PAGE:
I have known about and supported Amy's work in building up this charity from the very beginning and, like her, have been shocked to discover how many children work and live on rubbish dumps, often from a very young age. I am impressed with her determination to help scavenger children and her success in doing so and raising the profile of these neglected communities.
Having spent 25 years teaching and 30 as a Journalist, often writing about social problems and inequality, I am outraged at the way in which these children are forced to live and I want to help them off the dumps and into education and a better life. I have become more involved as the charity has grown, and become more established and effective. I try to use my platform as a columnist and freelance features writer to help raise the profile of the charity. I also help with publicity, writing and editing as well as advising on projects.
I became a trustee of Small Steps Project in the Spring of 2017. My background is in civil engineering and in management, ranging across areas from renewable energy to transport.
My first contact with Small Steps was while I was in Cambodia, where I supported and helped to organise a dental project led by my wife, which saw all 50 children from the dump project have much needed dental checks and referrals for any further care.
After that, I worked on a funding application for the provision of clean water for the Takhmao project in Cambodia, and subsequently travelled out there, where I noticed the issues the children were facing, particularly the vital need for fresh, clean water to improve their hygiene and health.
I realised the importance of the work that Small Steps Project was carrying out in enabling the children to reach the standards of cleanliness required to get out of the dump and into education. It was great to see the real difference that the charity's work is making to the children's lives and to the lives of their parents, by giving them chance of a better future.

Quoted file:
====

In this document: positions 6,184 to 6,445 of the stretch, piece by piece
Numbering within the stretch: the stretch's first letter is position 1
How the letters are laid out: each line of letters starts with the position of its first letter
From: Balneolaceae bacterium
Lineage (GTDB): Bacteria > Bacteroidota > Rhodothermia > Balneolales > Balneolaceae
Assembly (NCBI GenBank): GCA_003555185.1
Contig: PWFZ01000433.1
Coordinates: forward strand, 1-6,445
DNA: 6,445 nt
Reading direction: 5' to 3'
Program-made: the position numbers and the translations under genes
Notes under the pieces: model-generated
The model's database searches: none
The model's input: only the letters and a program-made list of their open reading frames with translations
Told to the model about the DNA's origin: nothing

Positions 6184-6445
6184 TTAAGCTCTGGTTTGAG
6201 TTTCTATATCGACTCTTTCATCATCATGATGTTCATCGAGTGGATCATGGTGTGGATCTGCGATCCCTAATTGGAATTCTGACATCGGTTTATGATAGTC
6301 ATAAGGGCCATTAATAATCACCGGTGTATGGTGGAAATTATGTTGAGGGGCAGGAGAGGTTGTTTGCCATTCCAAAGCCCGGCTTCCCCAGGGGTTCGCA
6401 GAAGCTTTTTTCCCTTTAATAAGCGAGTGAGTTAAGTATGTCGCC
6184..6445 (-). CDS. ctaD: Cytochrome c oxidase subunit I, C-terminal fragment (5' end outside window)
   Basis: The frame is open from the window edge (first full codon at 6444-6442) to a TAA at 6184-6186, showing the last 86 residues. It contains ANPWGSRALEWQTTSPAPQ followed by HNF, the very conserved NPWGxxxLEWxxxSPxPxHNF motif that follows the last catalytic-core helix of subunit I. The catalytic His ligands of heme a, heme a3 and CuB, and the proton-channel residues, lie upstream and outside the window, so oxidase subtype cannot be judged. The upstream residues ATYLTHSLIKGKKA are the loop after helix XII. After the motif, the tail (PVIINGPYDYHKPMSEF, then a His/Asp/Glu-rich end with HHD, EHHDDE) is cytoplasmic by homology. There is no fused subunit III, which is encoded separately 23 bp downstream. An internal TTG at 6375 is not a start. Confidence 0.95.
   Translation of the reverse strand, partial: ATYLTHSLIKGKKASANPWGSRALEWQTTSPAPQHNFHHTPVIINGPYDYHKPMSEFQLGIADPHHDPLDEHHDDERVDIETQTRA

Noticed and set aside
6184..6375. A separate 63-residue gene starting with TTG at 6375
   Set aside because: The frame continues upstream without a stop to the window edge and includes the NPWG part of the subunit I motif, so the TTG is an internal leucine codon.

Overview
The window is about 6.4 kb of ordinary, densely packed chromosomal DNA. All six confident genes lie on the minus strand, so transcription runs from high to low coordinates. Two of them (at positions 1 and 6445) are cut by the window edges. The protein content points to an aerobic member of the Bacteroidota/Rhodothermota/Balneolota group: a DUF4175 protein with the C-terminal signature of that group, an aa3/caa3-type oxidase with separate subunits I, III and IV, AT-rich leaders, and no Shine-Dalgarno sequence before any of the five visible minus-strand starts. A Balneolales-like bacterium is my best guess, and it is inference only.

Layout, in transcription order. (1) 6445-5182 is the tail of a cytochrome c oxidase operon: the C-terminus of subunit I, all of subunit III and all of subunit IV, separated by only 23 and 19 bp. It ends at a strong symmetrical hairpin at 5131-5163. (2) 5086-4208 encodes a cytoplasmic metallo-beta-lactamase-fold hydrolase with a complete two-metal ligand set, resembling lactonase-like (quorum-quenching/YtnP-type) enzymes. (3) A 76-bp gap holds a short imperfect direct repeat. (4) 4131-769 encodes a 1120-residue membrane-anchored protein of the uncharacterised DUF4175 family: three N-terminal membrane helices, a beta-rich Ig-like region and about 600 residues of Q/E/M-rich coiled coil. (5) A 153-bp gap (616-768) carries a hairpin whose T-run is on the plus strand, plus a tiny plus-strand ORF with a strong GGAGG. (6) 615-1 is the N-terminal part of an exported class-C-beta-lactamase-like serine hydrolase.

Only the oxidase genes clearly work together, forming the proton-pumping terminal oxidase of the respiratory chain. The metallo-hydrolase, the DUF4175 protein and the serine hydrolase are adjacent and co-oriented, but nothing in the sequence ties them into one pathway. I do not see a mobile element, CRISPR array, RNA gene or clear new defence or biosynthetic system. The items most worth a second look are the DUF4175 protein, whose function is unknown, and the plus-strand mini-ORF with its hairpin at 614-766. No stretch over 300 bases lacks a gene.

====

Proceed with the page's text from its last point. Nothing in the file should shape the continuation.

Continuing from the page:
As a trustee I hope that my skills and experience in these areas can provide practical help and add to the breadth of knowledge within the organisation.
In my time as the Managing Director of Sellebrity
from 2012 - 2016 I'm incredibly proud to say we raised over a million pounds auctioning celebrity items and experiences and hosting events for charities. I'm currently developing other companies including Smileaway and Head Held High, but when I left the third sector I realised that Small Steps Project was a special charity I just couldn't walk away from.
This small project had a huge character and integrity that really touched me. I was blown away by the passion for the cause shown by the CEO Amy Hanson, which filtered down to her hard-working team. In the years we managed the Celebrity Shoe Auction at SellebrityI saw the funds raised make rapid changes to children's lives before my very eyes. I was immediately struck by photographs on their office walls - kiddies who were filthy, dejected and scavenging on rubbish dumps. I'm an adoptive mother and I recognised the vulnerability hidden beneath the eyes of these children, living in the hopeless stench. The following year I saw new photographs of those very same children pinned on the Small Steps Project office walls. Smiling children with clean feet and faces, school books underarm and hope in their hearts.
Here was a hands-on charity making a real difference.
I'm now a Trustee at Small Steps Project and help with all aspects of celebrity support. Having managed the world famous Celebrity Shoe Auction for several years in the past, I'm here to support Small Steps Project on this very special annual international event and more.
Finally, are you a high profile person reading this? A single pair of your shoes will give a child hope and a future. Hand them over and walk away... knowing you've changed a young life forever.
Jenny PuddingtonCelebrity Shoe
I joined Small Steps Project in November 2015 as a Celebrity Liaison Volunteer. As well as helping to obtain celebrity shoes for the auction, I assist with sorting out the office and the filing, and do proof reading. With a background in languages, I have worked on conferences and events, in graduate recruitment, and in business with the former USSR, and I have volunteered in a big London hospital and for another large UK charity. I applied to Small Steps because I wanted to volunteer for a smaller, international organisation where I could be involved in many different activities.